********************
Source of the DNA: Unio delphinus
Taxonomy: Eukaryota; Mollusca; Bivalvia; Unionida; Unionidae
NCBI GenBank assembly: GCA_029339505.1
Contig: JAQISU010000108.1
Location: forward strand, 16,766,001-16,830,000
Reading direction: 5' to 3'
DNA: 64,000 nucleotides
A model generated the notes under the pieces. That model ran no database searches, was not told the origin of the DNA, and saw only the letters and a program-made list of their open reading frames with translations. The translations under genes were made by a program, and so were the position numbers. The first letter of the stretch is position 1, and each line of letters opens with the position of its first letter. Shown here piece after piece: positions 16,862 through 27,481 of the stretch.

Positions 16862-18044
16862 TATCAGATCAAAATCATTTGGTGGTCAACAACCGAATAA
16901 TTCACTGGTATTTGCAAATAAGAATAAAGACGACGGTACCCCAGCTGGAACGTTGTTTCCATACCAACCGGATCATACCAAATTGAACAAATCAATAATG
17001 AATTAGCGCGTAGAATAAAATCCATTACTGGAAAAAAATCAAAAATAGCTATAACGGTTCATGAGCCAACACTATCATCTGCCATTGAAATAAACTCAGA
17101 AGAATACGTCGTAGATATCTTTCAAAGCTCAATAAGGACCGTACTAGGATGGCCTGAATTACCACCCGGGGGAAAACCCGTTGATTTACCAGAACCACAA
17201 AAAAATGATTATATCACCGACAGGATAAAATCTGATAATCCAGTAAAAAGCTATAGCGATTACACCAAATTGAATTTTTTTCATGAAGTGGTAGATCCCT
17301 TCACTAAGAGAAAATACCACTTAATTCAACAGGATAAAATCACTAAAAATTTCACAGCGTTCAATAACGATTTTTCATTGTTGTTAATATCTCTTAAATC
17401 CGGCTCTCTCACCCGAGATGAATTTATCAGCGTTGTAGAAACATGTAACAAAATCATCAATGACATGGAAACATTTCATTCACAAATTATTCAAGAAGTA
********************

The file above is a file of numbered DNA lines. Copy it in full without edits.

Source of the DNA: Unio delphinus
Taxonomy: Eukaryota; Mollusca; Bivalvia; Unionida; Unionidae
NCBI GenBank assembly: GCA_029339505.1
Contig: JAQISU010000108.1
Location: forward strand, 16,766,001-16,830,000
Reading direction: 5' to 3'
DNA: 64,000 nucleotides
A model generated the notes under the pieces. That model ran no database searches, was not told the origin of the DNA, and saw only the letters and a program-made list of their open reading frames with translations. The translations under genes were made by a program, and so were the position numbers. The first letter of the stretch is position 1, and each line of letters opens with the position of its first letter. Shown here piece after piece: positions 16,862 through 27,481 of the stretch.

Positions 16862-18044
16862 TATCAGATCAAAATCATTTGGTGGTCAACAACCGAATAA
16901 TTCACTGGTATTTGCAAATAAGAATAAAGACGACGGTACCCCAGCTGGAACGTTGTTTCCATACCAACCGGATCATACCAAATTGAACAAATCAATAATG
17001 AATTAGCGCGTAGAATAAAATCCATTACTGGAAAAAAATCAAAAATAGCTATAACGGTTCATGAGCCAACACTATCATCTGCCATTGAAATAAACTCAGA
17101 AGAATACGTCGTAGATATCTTTCAAAGCTCAATAAGGACCGTACTAGGATGGCCTGAATTACCACCCGGGGGAAAACCCGTTGATTTACCAGAACCACAA
17201 AAAAATGATTATATCACCGACAGGATAAAATCTGATAATCCAGTAAAAAGCTATAGCGATTACACCAAATTGAATTTTTTTCATGAAGTGGTAGATCCCT
17301 TCACTAAGAGAAAATACCACTTAATTCAACAGGATAAAATCACTAAAAATTTCACAGCGTTCAATAACGATTTTTCATTGTTGTTAATATCTCTTAAATC
17401 CGGCTCTCTCACCCGAGATGAATTTATCAGCGTTGTAGAAACATGTAACAAAATCATCAATGACATGGAAACATTTCATTCACAAATTATTCAAGAAGTA